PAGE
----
Correct, but they have a mandatory exchange date subject to conversion conditions. Further, they are callable two years prior to that date and a bank will be very conscious of the implications of not exercising this early redemption.

Banks would be very mindful of how such inaction would be interpreted by capital markets globally and indeed how it might then impact their ability to raise new capital of any type from those markets.

Hybrid distributions are discretionary and non-cumulative.

There exists in all these structures a dividend stopper feature which should give holders confidence that they will receive their distributions as expected. If the issuer does not pay a hybrid distribution then it is not able to pay ordinary share dividends or distribute other capital in the ensuing period. In the Australian context where banks have always acknowledged and understood investors’ desire for regular and predictable dividends, banks would be very mindful of the implications of not paying dividends on either hybrids or ordinary shares.

Investors are at risk if the bank's capital position falls to 5.125%.

Remember, conversion risks only kick in after an 80% fall in the issuer’s share price. Also and importantly, banks manage to much higher levels of capital and will be protecting the 8.0% APRA minimum requirement, not 5.125%; i.e. they will be issuing equity a long time before a trigger event is in reach.

There have been some very direct and public recommendations to sell your hybrids and invest in Government or corporate bonds.

It may well be the best thing for some depending on their circumstances.

Government bonds should be a consideration for all investors but remember debt instruments also carry risk and you need to understand what those risks are. In the case of Government bonds you know that the Government will always be there to repay the face value (but not what you paid). You should understand that they are fixed rate investments and expose holders to interest rate risk which means that as interest rates rise, the capital value of the bond will fall. Many investors do not understand that if you own a 10 year bond today and the yield on the instrument rises by just 1.00% (which is possible, in fact some say is very likely) then the value of that bond will fall by over 8.00%; for inflation linked bonds this capital sensitivity to higher yields is even higher.

If you invest in a corporate bond you should understand very clearly the quality and balance sheet strength of the issuer. Do not assume for one minute that just because it is called a senior bond that it is safe. Not all issuers are equal and not all bonds rank equally; they may not be as senior as you think with many structurally subordinated to other lenders e.g. the banks.

You need to understand the cost of trading and the liquidity available to you if you need to sell. Like hybrids, you must understand what you invest in and importantly, always diversify your portfolio.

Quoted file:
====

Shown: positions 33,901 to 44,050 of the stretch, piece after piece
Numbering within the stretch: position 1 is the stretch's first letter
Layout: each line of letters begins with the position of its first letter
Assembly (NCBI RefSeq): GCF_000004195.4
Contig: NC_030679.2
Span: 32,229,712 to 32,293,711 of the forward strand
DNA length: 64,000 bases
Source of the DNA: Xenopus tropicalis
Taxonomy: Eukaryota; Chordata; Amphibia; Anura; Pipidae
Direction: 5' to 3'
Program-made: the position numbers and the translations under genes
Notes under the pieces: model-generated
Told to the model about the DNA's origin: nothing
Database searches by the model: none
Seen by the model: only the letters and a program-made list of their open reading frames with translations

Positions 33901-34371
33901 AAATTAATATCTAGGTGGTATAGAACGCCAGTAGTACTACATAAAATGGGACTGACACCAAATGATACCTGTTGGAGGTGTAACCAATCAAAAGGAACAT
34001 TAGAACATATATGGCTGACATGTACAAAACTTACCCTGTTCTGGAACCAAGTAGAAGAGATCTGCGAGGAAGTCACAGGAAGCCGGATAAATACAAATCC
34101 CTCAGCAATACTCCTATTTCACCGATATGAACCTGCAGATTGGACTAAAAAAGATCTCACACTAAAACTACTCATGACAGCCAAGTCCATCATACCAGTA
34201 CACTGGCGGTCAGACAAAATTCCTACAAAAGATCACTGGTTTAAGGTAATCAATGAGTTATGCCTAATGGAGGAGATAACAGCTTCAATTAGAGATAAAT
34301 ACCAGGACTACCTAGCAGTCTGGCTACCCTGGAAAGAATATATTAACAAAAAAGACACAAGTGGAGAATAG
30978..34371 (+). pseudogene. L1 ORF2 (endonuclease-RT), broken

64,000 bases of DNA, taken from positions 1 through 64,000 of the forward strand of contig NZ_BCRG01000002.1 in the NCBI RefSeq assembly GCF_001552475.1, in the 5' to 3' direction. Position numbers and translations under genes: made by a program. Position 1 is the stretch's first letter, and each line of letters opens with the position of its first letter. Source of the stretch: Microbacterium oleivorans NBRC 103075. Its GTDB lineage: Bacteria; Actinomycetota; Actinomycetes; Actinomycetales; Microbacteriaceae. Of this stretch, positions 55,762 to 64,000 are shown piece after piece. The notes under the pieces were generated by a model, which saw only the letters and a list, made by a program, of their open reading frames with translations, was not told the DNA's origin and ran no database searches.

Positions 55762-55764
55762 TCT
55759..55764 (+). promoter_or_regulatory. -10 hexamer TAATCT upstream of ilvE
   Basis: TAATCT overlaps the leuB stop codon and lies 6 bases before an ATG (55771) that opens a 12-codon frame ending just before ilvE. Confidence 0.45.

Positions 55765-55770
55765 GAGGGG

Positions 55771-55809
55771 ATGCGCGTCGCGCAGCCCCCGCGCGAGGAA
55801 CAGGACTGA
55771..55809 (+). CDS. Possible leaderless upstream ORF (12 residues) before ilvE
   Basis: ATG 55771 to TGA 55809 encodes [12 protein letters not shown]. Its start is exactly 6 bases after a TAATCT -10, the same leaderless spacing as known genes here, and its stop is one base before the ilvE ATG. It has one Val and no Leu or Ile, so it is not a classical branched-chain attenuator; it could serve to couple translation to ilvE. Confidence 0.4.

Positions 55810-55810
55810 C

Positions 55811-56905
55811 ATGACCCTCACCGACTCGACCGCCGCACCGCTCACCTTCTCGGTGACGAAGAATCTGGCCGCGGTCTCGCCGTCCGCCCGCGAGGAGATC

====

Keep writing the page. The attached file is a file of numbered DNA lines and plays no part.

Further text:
A very important development for investors is underway at ASX and ASIC. In the not too distant future, retail investors will be able to invest in the same high quality corporate bonds currently only available to institutional investors and they will be ASX listed. These bonds are issued by some of the largest companies in Australia and will trade in the same manner as ASX listed Government bonds do now. This means that you can view, trade and hold your bonds in the same way as you do shares. To understand more about this process please read Morgans’ Government bond publication; Morgans will also publish more information in the period ahead about this new ASX corporate bond market.

Recent price moves just show how risky hybrids are.

Well perhaps not; it looks to me that the sell-off can be explained quite simply by a range of factors;

  • market indigestion – there has been circa $4 billion of hybrid securities come to market in the last month or so;
  • rotation back into cheaper equities after the sell-off;
  • the significant upswing in equity capital raisings that has seen investors need to raise cash (by selling hybrids) to fund these new opportunities.

Many expect that once we move through this period, the natural flow of new money looking for a home will see a more orderly market and hybrid price levels correct.

So, is it all doom and gloom? Of course not; investors who remember the importance of a well diversified portfolio should not be fazed by the recent press or market weakness. Diversified portfolios do survive volatility and even in times of extreme stress, they do come out the other side intact.

The rules of investing have not changed; if you want a return on your money then you must take some risk. If you don’t want to take any risk, then simply invest no more than $250,000 in a term deposit and sleep well knowing that the Government is there to protect you. However, if you require higher levels of income, then seek appropriate advice and build a diversified portfolio. Of course, it may or may not include hybrids, depending on your specific needs.

Make sure you understand the facts, and do what is right for you and your circumstances.

Steven Wright is director of fixed interest at Morgans Financial. This is an edited version of an article which first appeared in Morgans' Listed Credit Australia publication and represents Morgans' views and may not represent the views of Eureka Report.